Regime Change Tests for Mean Reversion
An institutional algo trader recently posed the following question:
Q: So I have data that is mean reverting, but then the mean changes…What are the best tests for me to see when that is happening?
As always, there is no single “correct answer”. Answering this question depends upon broadly generalizing the previous post on Quantile Stability.
Applicable detection methods depend upon the interpretation of “mean changes” in this context. Factors to potentially consider in this context include:
- Signal origin (type and construction)
- Model linearity
- Discontinuity form (linear or non-linear)
- Desired detection frequency
Discontinuity owing to parametric stability benefit from techniques analyzing estimation and decomposition. Low dimensional, linear time-series discontinuities can be detected using classic econometric structural change methods (Chow, Quandt, CUSUM, et al). Quantile regression may be effective for evaluating non-time continuity / stability of parametric linear models. Higher dimension, non-linear time-series discontinuity may be detected using wavelet decomposition. All of these methods can be made pseudo-adaptive, at nearly any frequency, by using the corresponding iterative algorithmic form.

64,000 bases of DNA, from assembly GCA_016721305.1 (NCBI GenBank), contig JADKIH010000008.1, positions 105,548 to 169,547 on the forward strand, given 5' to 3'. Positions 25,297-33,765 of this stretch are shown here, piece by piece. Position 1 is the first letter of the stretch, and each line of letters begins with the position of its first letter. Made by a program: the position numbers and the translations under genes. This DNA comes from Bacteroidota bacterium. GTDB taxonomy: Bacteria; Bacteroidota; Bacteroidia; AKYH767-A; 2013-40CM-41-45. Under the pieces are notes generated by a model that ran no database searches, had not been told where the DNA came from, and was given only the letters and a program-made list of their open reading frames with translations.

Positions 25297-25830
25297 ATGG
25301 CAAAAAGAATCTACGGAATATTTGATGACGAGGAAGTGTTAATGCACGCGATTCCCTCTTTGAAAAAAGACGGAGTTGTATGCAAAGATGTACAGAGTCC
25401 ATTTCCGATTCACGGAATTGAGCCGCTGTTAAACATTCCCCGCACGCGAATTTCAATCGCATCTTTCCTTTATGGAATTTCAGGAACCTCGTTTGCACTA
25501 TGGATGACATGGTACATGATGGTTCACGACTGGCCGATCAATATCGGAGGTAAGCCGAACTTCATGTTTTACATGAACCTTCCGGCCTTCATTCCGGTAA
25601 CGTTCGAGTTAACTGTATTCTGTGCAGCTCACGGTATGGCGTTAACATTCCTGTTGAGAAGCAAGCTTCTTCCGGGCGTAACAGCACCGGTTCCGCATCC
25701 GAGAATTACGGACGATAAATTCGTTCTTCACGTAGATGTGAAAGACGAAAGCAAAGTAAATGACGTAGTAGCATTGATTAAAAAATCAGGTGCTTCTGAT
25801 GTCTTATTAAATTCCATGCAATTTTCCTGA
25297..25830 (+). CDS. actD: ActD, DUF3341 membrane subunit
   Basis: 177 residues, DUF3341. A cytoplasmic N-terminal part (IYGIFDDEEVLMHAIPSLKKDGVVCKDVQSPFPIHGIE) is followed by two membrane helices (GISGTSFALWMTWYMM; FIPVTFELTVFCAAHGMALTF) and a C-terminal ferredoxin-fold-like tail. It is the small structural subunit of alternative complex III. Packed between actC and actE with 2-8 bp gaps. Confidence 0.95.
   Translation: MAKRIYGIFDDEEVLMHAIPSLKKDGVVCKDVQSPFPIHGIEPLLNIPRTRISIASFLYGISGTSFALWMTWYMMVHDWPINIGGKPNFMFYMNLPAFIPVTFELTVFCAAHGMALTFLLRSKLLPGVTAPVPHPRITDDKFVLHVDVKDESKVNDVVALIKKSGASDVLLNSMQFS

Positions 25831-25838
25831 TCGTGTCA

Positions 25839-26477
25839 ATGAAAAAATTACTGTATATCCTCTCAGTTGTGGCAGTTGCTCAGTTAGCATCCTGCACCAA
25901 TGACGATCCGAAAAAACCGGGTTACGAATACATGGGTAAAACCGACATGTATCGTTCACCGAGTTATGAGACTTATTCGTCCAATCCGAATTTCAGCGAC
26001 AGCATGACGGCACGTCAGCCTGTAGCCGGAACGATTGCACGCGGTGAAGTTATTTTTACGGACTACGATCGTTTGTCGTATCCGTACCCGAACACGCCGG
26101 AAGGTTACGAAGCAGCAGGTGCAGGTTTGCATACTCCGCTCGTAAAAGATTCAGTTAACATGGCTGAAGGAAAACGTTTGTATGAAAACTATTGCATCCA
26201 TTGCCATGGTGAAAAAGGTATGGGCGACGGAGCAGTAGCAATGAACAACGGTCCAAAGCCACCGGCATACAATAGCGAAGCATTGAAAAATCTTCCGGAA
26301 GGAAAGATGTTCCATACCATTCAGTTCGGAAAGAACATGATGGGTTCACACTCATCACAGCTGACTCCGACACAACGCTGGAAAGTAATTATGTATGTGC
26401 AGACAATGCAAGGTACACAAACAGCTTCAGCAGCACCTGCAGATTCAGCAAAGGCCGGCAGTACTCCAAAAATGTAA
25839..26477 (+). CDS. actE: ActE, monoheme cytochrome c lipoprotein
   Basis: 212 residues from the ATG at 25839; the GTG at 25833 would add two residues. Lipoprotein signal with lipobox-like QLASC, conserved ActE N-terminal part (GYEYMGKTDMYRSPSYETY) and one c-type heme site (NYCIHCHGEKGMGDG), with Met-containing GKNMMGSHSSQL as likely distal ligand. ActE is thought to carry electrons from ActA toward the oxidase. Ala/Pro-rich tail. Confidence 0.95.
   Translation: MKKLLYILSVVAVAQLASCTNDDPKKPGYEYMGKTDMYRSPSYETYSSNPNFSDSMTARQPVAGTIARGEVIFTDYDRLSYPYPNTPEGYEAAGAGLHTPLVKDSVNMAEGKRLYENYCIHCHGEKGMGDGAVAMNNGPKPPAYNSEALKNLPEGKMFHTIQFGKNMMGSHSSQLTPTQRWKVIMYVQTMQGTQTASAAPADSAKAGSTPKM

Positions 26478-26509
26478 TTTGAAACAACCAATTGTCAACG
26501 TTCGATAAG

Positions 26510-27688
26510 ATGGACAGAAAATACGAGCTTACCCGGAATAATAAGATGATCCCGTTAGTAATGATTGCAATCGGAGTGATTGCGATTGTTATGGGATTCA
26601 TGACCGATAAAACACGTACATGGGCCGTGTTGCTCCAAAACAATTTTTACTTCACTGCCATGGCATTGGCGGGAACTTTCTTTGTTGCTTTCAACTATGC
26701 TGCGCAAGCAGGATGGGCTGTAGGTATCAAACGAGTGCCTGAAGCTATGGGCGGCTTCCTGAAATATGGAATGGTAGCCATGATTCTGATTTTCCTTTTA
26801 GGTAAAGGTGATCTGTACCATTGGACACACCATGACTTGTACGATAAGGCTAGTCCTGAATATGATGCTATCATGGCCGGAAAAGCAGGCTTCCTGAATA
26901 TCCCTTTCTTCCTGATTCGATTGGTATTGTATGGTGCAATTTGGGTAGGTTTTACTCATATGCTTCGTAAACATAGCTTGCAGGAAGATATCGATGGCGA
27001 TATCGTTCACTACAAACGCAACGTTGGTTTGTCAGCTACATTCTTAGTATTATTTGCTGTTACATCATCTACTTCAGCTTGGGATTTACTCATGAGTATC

Discontinuity owing to variance or covariance stability benefit from techniques analyzing covariance structure. A very wide variety of techniques are available in this domain, most commonly including: variance-derived tests (e.g. variance ratio to ACF), orthogonal / orthonormal decomposition techniques (e.g. PCA or ICA), and [G]ARCH family. Stochastic volatility models are common in derivative disturbance models.
Depending on methodology, readers may wish to consider modeling the discontinuities or disturbances. Standard disturbance / residual models include such techniques as state space models (generalization of linear filters, such as Kalman).
Subsequent posts will dive into practical use of each of these techniques within the context of quantitative trading.